Auto executives flew into Washington in private jets, and before long there was congressional stalemate on what they wanted, not just because of the unfortunate symbolism, but because widespread discussion had successfully blunted sharp assertions.
Despite what some contended, it became ever less certain that the $25 billion federal bailout sought by the executives would save the auto industry, that a declaration of bankruptcy would kill it or that industry demise would wound the country grievously.
The best you could say was that a bailout would give the industry a brief reprieve from the mess that mismanagement, regulatory folly and runaway unionism have wrought. It would not necessarily prevent future failure and repeated pleas for help by managers incapable of mustering even a one-time show of austerity.
It’s true that the Democrats pushing hardest for this bailout said they would demand a new beginning with all kinds of reforms, but Washington doesn’t know beans about running any business, and even with experts lending a hand, you can figure the politicians and bureaucrats would bollix things up but good.
Washington is already responsible for some of the industry’s woes — its fuel-emission standards are part of Detroit’s problems, and with other observers we can assume there would be more anti-efficiency demands in a restructuring.
Bankruptcy would itself provide billions in relief — the government would pay off union pensions and many other creditors would be out of luck — while signaling to managers that if they do not finally start putting their experience to work, if they don’t get tough and smart, if they don’t innovate and slim down and show their stuff, they’ll be done in with just one word to describe their performance: disgraceful.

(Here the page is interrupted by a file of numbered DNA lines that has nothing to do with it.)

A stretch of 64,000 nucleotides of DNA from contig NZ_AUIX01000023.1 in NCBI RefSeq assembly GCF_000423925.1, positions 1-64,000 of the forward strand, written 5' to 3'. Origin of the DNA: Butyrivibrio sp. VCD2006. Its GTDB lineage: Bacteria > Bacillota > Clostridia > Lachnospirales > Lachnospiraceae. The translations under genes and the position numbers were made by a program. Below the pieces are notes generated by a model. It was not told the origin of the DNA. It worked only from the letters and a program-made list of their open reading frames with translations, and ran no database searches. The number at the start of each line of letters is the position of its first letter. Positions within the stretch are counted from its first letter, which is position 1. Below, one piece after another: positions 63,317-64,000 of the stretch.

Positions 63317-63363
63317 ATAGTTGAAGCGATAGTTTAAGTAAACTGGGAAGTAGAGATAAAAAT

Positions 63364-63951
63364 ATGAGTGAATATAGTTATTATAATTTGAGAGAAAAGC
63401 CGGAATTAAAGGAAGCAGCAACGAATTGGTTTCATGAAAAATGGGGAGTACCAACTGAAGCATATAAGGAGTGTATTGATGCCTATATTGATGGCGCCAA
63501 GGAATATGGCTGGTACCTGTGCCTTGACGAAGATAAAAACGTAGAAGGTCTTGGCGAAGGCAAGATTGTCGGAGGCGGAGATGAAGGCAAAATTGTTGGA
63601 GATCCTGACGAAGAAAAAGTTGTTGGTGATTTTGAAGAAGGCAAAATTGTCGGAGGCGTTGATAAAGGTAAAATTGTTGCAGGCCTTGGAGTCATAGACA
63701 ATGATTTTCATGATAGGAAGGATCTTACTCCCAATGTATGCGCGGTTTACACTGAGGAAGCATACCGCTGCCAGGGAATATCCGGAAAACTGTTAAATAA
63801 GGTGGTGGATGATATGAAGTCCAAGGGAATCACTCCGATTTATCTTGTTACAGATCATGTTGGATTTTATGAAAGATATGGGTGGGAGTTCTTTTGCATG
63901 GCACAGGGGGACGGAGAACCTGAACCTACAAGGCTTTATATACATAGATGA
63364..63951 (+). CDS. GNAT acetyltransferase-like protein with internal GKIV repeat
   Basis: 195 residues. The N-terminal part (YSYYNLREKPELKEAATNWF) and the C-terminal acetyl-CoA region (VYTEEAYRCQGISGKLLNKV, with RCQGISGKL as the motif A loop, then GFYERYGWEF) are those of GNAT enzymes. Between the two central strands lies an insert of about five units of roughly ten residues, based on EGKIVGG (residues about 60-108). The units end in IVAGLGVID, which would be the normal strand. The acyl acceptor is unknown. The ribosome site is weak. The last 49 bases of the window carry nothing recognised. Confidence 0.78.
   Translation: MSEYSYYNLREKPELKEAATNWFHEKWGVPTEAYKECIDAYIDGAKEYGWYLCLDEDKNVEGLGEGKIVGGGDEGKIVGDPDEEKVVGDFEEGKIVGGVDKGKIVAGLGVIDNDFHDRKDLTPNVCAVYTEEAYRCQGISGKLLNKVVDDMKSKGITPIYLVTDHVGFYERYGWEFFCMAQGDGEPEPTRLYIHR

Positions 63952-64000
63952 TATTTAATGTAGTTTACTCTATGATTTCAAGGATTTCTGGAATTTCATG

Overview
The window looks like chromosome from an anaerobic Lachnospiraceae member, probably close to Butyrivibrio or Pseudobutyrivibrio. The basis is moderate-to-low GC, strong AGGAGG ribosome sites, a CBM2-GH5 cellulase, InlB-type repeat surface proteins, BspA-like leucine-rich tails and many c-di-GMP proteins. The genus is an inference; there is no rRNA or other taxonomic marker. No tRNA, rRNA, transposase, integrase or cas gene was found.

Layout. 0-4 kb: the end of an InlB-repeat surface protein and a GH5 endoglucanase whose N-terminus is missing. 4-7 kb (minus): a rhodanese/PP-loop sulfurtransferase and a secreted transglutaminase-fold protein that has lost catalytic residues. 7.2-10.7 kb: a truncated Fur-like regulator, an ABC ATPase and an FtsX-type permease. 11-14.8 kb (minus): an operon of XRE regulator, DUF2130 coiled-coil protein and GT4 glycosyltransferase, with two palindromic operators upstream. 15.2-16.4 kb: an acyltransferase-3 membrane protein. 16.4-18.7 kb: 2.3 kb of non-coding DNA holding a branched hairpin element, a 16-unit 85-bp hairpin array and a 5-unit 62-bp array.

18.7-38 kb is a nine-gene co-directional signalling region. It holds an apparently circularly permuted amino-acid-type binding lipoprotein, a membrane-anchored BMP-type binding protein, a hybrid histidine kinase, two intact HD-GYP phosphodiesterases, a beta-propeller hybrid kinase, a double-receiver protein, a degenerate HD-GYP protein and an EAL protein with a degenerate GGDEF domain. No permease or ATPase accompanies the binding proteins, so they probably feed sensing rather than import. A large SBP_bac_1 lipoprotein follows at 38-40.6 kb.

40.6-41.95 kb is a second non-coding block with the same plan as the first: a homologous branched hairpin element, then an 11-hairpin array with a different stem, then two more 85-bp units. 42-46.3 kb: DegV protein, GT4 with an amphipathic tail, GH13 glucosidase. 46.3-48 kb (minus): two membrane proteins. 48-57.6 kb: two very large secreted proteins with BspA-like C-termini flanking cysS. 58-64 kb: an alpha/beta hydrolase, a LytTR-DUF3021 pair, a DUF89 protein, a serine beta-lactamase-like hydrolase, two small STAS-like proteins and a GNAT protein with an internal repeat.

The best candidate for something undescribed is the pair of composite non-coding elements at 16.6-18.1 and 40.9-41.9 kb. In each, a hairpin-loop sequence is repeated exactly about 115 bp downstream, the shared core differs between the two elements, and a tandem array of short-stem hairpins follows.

The cry is that Americans would not then buy cars from these companies, fearing they would go out of business and not be able to provide parts or otherwise keep the bargain assumed when a car is purchased. But that’s a guess, and it’s an equally justifiable guess that people considering the purchase of a car would feel the same way if there were a bailout.
Similarly, President-elect Barack Obama and others in his party say that, in these particularly troublesome times, the industry might find it impossible after a bankruptcy to borrow funds sufficient to carry on. But the debt relief would be a major help in the short term, and it’s hardly a given that credit would come rolling in after a government loan that assures no one of anything in the long term.
What happens if neither alternative works? What happens if Detroit goes kaboom, wiping out jobs in the industry itself, as well as millions more in businesses that support the industry? The answer, I think, is that it doesn’t have to be a total disaster and that a worse disaster could be a weakening of the free market.
One positive possibility is that the American operations of foreign auto companies would step up production and make up the difference, and another is that if the old companies do not reinvent themselves, new companies could emerge.
Stay out of the way, government, and what occurs next could be something big and transformative. Get in the way and what occurs could be something stale and timid and ultimately self-defeating. Remember that time and again entrepreneurship has proven itself better than misbegotten interventionism, and that the descent of some enterprises has repeatedly been met by the ascent of others.
The auto executives may have been empty-handed as they flew home in the comfort of their jets, but they did not have to be empty-headed, and if they were, it just might be that some innovators will eventually thrive where they fell short.
(Jay Ambrose, formerly Washington director of editorial policy for Scripps Howard newspapers and the editor of dailies in El Paso, Texas, and Denver, is a columnist living in Colorado. He can be reached at SpeaktoJay(at)aol.com.)